You may have heard before that, though bullies are physically superior, that they are intellectually simple. However, the idea that bullies are “socially blind” has very little empirical evidence. If you consider the nature and social context of bullying, it is conceivable that bullies process social information accurately and that they use this skill to their advantage (Sutton, 1999). Social information processing methods used by children and how they comprehend situational cues, and use their past experiences can influence their aggressive conduct (Gini, 2006). With this in mind, I think it is also important to add that bullies and their aggressive behavior had been associated with a hostile attribution bias, meaning a tendency to attribute with a hostile intent to others in ambiguous social situations. This also goes the opposite way as in, victims of bullying are more likely to feel victimized in ambiguous social situations (Pouwels, 2016). So, why are bullies so hostile, despite possibly having strength in picking up social cues?

It is important to note that bullies fall into a different category than conduct disordered child in terms of theory of mind. This is because repetitive bullying behavior suggests planning and involves theory of mind. This can be illustrated through the fact that, indirect forms of aggression such as social ostracism often involves manipulation of mental states and beliefs of others in the form of gossip, rumors, and lies (Sutton, 1999). Girls have been more likely to participate in indirect or relational forms of aggression and accordingly, there is a theory of mind superiority in girls (Sutton, 1999). So, what makes bullies so cold?

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Bullies may be better understood by studying other aspects of their lives such as family life. Families of children who bully are often characterized by the lack of cohesion and an imbalance of power between parents. Therefore, this type of relationship internalized in children may be providing a model for cold, manipulative way of thinking. This may also explain how the heightened awareness of feelings of others but also the unwillingness or inability to share those feelings, would make bullies manipulative in his or her way of dealing with others (Sutton, 1999).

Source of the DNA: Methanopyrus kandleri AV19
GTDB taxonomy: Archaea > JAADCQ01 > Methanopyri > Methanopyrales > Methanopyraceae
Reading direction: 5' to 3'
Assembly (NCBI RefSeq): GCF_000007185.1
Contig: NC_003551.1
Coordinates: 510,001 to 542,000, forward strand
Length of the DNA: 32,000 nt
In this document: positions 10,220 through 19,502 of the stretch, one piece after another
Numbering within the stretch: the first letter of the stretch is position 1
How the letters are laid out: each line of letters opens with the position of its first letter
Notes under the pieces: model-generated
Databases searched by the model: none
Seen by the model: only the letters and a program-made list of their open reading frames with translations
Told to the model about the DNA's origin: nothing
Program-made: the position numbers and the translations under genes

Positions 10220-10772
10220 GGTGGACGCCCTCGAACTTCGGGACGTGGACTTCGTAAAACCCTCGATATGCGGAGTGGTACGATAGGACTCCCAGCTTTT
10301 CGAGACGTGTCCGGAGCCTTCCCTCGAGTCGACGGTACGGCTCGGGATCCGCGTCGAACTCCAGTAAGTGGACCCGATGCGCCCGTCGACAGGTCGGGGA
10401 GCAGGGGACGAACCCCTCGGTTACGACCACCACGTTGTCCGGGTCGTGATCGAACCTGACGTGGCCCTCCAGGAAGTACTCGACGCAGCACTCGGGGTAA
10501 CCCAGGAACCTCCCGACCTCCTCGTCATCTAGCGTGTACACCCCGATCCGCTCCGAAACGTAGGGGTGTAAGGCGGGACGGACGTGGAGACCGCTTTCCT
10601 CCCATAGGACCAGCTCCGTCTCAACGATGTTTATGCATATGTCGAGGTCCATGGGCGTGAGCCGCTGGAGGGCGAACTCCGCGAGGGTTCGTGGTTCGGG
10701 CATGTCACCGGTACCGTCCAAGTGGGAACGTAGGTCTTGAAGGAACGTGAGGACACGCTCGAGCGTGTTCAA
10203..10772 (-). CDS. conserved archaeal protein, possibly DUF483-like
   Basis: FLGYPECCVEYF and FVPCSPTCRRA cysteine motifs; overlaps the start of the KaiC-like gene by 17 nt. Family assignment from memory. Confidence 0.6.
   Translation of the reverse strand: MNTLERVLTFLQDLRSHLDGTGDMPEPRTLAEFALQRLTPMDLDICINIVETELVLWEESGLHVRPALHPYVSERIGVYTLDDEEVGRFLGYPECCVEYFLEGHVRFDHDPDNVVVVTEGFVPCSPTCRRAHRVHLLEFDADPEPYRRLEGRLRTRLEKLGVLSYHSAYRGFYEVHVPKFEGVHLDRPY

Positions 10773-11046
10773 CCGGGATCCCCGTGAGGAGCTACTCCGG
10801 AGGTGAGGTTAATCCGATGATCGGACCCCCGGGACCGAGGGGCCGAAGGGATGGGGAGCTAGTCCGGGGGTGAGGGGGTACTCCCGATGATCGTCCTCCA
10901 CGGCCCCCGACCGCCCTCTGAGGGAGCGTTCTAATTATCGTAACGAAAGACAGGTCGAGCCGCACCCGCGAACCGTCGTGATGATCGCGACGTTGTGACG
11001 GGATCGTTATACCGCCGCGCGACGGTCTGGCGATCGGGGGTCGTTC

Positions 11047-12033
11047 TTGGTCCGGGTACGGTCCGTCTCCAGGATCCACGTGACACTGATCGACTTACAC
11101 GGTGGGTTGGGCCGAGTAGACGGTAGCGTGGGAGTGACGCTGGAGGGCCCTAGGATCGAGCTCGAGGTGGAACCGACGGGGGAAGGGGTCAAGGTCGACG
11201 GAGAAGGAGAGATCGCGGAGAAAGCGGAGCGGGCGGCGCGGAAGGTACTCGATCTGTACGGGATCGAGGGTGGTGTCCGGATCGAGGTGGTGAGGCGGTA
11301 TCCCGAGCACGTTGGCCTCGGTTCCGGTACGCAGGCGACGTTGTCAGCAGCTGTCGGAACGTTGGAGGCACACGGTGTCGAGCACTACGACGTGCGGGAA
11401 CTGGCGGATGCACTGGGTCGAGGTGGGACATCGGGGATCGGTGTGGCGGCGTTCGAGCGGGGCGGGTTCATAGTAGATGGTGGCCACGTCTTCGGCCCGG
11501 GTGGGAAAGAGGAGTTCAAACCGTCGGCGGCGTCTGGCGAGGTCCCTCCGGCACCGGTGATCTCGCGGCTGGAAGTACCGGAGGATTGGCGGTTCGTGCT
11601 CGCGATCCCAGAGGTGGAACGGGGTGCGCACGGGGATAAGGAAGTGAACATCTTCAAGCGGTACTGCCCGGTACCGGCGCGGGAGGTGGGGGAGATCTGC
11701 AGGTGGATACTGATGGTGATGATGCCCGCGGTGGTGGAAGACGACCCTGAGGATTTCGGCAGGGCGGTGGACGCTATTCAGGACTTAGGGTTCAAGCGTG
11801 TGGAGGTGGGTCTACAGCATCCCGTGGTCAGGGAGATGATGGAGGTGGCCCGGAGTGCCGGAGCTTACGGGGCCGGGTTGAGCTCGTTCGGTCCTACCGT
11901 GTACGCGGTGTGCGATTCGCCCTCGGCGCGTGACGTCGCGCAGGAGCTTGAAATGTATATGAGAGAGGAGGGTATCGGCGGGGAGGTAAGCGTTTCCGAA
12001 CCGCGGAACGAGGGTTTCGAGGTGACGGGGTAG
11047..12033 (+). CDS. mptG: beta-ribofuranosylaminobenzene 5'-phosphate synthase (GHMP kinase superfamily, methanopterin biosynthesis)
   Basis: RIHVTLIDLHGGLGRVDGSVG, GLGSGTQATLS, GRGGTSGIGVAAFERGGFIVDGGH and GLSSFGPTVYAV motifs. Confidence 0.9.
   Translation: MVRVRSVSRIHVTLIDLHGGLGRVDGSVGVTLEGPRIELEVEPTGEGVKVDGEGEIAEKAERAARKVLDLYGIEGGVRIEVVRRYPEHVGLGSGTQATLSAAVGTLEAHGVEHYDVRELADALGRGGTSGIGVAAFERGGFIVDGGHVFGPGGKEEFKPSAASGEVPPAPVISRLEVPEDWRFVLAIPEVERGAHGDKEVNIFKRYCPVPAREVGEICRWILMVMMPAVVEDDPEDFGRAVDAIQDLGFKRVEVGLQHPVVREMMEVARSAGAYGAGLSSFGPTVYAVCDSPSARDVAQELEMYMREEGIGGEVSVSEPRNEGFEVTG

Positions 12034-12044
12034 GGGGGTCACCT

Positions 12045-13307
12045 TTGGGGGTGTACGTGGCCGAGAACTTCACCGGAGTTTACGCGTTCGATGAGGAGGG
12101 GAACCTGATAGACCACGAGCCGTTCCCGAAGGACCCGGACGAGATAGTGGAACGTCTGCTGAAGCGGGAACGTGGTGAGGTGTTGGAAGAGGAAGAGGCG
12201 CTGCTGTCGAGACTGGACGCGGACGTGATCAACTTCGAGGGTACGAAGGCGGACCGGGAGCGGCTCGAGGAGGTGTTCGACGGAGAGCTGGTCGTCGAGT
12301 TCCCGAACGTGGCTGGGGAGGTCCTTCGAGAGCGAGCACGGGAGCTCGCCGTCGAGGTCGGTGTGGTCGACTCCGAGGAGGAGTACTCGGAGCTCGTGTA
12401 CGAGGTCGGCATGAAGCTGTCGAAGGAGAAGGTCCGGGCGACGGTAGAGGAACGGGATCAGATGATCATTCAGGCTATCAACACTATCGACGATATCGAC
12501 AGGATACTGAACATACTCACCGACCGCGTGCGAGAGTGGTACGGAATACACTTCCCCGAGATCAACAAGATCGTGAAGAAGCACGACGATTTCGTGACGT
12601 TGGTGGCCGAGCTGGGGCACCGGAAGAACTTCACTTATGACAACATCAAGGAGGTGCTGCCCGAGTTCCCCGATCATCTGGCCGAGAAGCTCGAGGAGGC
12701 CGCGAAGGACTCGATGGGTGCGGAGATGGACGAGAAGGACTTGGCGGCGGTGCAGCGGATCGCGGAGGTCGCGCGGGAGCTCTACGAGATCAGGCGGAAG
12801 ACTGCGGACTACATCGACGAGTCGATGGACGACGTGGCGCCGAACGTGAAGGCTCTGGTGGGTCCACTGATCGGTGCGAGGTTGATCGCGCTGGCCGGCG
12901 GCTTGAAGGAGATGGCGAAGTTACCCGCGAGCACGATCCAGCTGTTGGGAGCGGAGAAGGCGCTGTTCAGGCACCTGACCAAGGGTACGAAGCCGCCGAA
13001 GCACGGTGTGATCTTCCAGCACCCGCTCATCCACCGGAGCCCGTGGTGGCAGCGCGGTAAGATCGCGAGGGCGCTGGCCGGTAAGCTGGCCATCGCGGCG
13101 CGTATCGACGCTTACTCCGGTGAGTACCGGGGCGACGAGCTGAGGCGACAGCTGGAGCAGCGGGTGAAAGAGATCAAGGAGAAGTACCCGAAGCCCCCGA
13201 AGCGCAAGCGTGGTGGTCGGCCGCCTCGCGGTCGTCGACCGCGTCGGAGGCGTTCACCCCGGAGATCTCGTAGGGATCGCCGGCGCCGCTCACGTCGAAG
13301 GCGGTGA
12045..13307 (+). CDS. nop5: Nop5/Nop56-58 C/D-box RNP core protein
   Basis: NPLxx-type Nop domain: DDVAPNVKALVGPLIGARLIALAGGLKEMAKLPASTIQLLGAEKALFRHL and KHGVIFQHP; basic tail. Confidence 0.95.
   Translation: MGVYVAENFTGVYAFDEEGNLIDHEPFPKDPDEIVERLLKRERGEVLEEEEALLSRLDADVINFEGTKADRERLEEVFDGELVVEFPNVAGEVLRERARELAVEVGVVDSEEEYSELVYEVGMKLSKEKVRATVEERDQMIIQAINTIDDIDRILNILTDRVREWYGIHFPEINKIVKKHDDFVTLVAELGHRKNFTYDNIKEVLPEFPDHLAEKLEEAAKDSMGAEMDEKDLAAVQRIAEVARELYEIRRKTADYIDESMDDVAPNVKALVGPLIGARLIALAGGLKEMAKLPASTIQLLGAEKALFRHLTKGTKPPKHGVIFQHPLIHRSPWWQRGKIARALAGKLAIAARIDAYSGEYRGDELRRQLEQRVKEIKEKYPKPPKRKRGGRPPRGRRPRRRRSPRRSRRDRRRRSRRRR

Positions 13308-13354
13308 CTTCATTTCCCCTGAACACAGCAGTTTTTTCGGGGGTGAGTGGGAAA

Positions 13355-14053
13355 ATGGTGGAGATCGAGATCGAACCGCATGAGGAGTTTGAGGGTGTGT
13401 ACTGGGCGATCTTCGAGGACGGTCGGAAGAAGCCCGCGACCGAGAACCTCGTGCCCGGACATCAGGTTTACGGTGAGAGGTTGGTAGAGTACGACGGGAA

The difference between bullies and non-bullies may also lie in their values. Aggressive children attach more values to the rewarding outcomes of aggression and less values to negative outcomes than non-bullies (Sutton,1999). This idea is further added on by Gianluca Gini in his paper. He showed that though bullies may be excelling in social cognition tasks, they showed deficits in appreciating the emotional consequences of their behavior on others, to share and empathize with the feelings of others. They also showed moral disengagement as they are at a higher level to disengage in self sanction and justify the use of aggressive behaviors (Gini, 2006). Bullies usually use techniques to justify their behavior, for example moral justification, advantageous comparison, displacement and diffusion of responsibility, and minimizing or misconstruing consequences (Gini, 2006).

The difference between prosocial and aggressive individuals is also illustrated through Possoli’s paper. Recognition of negative facial emotion helped aggressive youth identify victims and made their aggressive behavior more successful. At the same time, it promoted prosocial behaviors and alerted bystanders something is wrong and supported empathetic response towards the victim/victims. This also showed that unlike social cue sensitivity, emotional recognition as a neutral ability that is not necessarily an operating factor in moral and prosocial behavior.

Understanding bullies may help avoid the fostering of the growth of such behaviors and attitudes. Sutton made a good point, he said “if some bullies are indeed skilled in “psychological warfare”, it may be necessary to change the battleground as well as the weapons used.” He believed that schools that values competitiveness maybe unknowingly encouraging bullying. A warm and participative school environment may be part of the solution to bullying in school settings. 


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